nCipher Security Blog

LinkedIn Live! Q&A with a PKI expert and top 3 takeaways

Mark Penny | PKI security consultant, nCipher Security More About This Author >

I’ve just participated in a LinkedIn Live session with my colleague Jules Anderson where we discussed a number of PKI related topics, all in the space of 20 minutes! I will recap some of the items we discussed below.

We covered some of the issues we've seen in relation to PKIs as a result of the coronavirus pandemic and some of the effects that the pandemic has had. One thing this has brought home to me is the importance of proper planning when it comes to PKI lifecycle events. What I mean by 'PKI lifecycle events' is regular activities which need to be undertaken to ensure your PKI continues to run smoothly. The specific example we discussed was Root CA CRL renewals.

The pandemic has really underlined the importance of good planning and well documented procedures when it comes to PKI. We had one customer who wanted our assistance with their annual Root CA CRL renewal. For something like this, we'd normally attend in person but due to the pandemic it just wasn't possible. Moreover, the ceremony itself had to be postponed. It was scheduled for April, but because the UK was in ‘lockdown’ it was impossible to access the relevant buildings where the Root CA artefacts were securely stored. Now, because the customer had planned the Root CA CRL renewal well in advance and considerably prior to when the Root CA CRL actually expired, they were able to postpone the ceremony and perform it at a later date without any operational impact to their PKI. When the ceremony was eventually able to run, I don't think I've ever attended a Root CA CRL issuance remotely using collaboration tools before, or ever seen hand sanitiser used as part of such a ceremony!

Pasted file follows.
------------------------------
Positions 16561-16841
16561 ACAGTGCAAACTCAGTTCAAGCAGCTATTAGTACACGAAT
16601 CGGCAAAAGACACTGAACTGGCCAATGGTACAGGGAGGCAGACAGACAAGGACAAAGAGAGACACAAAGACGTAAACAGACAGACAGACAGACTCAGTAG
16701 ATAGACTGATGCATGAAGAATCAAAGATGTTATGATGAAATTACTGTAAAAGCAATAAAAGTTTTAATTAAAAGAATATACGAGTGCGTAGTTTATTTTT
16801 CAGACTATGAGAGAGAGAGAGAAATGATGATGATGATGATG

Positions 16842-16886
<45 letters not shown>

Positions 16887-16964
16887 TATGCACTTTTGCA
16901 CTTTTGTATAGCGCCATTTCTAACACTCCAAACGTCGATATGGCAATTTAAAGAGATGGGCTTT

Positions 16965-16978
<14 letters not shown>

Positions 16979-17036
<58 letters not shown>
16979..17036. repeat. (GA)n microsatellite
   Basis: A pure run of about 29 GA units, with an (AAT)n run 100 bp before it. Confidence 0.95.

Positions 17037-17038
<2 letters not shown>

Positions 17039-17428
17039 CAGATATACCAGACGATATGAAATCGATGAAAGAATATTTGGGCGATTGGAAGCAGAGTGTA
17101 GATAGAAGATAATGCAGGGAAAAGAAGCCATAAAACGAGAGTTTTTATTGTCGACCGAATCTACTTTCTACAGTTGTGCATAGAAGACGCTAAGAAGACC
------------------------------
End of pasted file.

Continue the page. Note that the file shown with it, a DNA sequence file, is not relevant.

We also talked about why certificates are considered fundamental as part of a good cybersecurity strategy. I think that is due to the pervasiveness of keys and certificates when it comes to IT systems and services. Keys and certificates are used everywhere. We covered examples such as certificates to identify and secure commercial websites via TLS, as well as similar certificates that are used to secure IT administration portals that many IT administrators use as a matter of course during their day-to-day IT management activities. Without such certificates, administrative credentials might be passed over the network 'in the clear'. We also mentioned other use cases such as certificates for digital signing activities, network authentication and other possibilities.

Whether an organisation needs to deploy their own PKI to be able to issue certificates to secure such services is largely down to the following; the number of different use cases for keys and certificates an organisation has; the legal and regulatory requirements that need to be met by those certificates; and whether they possess the level of knowledge to be able to deploy and manage a PKI internally. For some organisations, it may make sense to obtain a managed PKI service. This removes the pressure of managing the PKI themselves away from the organisation and leaves it in the hands of experts to manage it on their behalf. Some organisations though do want to retain the relevant skills in-house and if these don't exist, we have previously worked with customers to ensure that those skills can be learned and maintained. This is via our training courses and also during PKI deployments where we do 'knowledge transfer' with customers. This along with well documented PKI operational guides ensures that an organisation’s own employees have the confidence to manage their own PKI.

Finally, we discussed the need to have a good set of requirements for PKI documented if an organisation is considering the usage of keys and certificates to support projects, systems and services. Requirements for keys and certificates should be documented as 'clear, unequivocal statements of intent' and this is really important in ensuring that whatever PKI solution is put in place is capable of meeting those requirements. Requirements should be mapped to design artefacts such that it is clear what aspect of the solution meets the stated requirement. Designs can then be used for deploying internal solutions or can be taken to Managed Service Providers (MSPs) where an organisation may be considering having their keys/certificates managed by a third party. For a good guide to writing requirements, see the NASA Handbook, which I mentioned during the event. Writing requirements and helping with PKI solutions is also something that we can help with at nCipher Security.

We really enjoyed collaborating on our first LinkedIn Live session and are keen to hear from you as to what PKI topics you'd like us to discuss in future. You can contact me via LinkedIn with your thoughts and ideas.

If you missed the live session, why not catch it now here.